PORTLAND, Ore. (KOIN) — City Commissioner Mingus Mapps believes Portland is on the up and up.
Mapps spoke with concerned residents on Wednesday night about what’s being done to clean up the city as people return to visit or work downtown. He said a lot of money in the city’s budget is devoted to clean up and people can expect to see areas cleared of tents as no-camping rules are enforced.
“We have certainly hit bottom and we are beginning to dig out,” he said.
Mapps said the push for recovery also includes erasing the graffiti scrawled across buildings city-wide.
“This council has dramatically increased the amount of dollars for graffiti removal. I think our current budget is about $1.3 million for the next fiscal year,” he said.
The money will expand the number of people working in the cleanup program and accelerate their response. Mapps said city leaders hope to respond to tagged buildings within three days by late fall.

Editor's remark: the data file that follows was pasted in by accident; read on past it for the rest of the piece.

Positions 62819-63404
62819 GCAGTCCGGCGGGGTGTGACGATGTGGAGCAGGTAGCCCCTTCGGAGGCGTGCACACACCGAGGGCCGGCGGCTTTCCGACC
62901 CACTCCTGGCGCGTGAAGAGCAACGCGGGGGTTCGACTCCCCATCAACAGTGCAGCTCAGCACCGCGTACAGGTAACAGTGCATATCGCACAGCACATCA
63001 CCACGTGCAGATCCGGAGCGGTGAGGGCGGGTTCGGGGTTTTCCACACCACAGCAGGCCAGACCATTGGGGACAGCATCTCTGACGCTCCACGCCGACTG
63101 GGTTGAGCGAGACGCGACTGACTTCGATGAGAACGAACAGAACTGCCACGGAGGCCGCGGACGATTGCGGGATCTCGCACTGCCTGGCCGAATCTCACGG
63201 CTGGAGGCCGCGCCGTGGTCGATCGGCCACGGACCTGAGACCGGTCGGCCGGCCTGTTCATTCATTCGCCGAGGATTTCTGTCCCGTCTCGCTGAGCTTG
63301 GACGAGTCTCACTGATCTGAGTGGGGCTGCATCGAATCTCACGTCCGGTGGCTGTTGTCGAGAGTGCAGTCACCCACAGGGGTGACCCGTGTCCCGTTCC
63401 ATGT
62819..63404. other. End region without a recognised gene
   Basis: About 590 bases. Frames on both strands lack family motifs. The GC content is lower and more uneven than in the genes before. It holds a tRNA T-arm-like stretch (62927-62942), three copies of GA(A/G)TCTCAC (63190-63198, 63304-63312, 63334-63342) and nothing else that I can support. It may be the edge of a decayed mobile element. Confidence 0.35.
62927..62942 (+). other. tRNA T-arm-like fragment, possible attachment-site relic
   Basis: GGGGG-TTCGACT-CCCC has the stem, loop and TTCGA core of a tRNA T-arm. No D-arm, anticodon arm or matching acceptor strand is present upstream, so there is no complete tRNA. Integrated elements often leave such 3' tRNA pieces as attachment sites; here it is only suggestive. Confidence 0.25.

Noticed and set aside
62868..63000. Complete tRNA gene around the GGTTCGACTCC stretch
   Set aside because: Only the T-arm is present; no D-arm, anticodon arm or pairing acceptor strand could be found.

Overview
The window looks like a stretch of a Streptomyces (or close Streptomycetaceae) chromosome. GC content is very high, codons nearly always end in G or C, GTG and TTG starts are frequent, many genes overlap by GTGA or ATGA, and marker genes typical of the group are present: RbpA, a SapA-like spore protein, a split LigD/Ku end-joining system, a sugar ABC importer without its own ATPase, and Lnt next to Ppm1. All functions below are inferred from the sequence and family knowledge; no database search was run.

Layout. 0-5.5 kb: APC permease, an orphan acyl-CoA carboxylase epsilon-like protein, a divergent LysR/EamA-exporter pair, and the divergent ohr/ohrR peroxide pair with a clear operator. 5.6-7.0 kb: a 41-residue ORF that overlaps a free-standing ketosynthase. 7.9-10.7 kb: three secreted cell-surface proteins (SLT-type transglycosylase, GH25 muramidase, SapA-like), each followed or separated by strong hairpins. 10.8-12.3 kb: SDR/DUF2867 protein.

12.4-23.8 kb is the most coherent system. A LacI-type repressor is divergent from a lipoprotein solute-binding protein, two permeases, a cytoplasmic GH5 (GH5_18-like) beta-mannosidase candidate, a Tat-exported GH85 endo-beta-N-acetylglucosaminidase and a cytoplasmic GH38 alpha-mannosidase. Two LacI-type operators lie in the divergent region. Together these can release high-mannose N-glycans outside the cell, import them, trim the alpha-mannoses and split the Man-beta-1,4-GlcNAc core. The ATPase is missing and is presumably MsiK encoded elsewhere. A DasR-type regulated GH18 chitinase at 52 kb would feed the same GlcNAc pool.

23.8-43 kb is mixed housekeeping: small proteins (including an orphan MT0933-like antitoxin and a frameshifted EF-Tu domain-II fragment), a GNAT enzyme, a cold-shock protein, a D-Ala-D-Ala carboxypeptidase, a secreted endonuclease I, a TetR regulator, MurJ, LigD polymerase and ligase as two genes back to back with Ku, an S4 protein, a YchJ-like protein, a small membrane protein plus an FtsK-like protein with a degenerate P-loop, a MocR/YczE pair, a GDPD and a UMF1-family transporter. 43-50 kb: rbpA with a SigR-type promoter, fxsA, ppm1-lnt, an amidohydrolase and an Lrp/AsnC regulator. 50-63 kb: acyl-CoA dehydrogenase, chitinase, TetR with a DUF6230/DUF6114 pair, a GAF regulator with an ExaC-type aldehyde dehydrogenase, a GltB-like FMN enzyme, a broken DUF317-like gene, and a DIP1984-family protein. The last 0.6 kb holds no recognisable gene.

Residents also asked about the city’s plans to build sanctioned camps and whether those efforts will lead to a decrease in the number of homeless people on the streets.
“The exact size is not clear to me but six camps will not be enough to provide a tent for every houseless person in Portland,” said Mapps.
Still, Mapps believes the camps and the reopening of shelters at full capacity will make a difference. He said the City Council recently passed a new set of rules clarifying where people can and cannot camp and the city is begging to enforce them.
“We basically said ‘you can’t camp within 10 feet of a business, 10 feet of a school’ — I think the parameters around schools may be a bit larger than that but we began to actually set some parameters and we are starting to actually enforce them,” he said. “It’s ramping up, not fast enough I know, but this is a pivot point.”
Mapps said Austin, Texas — which experienced similar problems as Portland did during the pandemic — is opening up shelters and sanctioned camps for the homeless, as well. But while officials in Austin are expected to start arresting people who don’t comply with no-camping rules later this summer, Mapps said that likely won’t happen in Portland.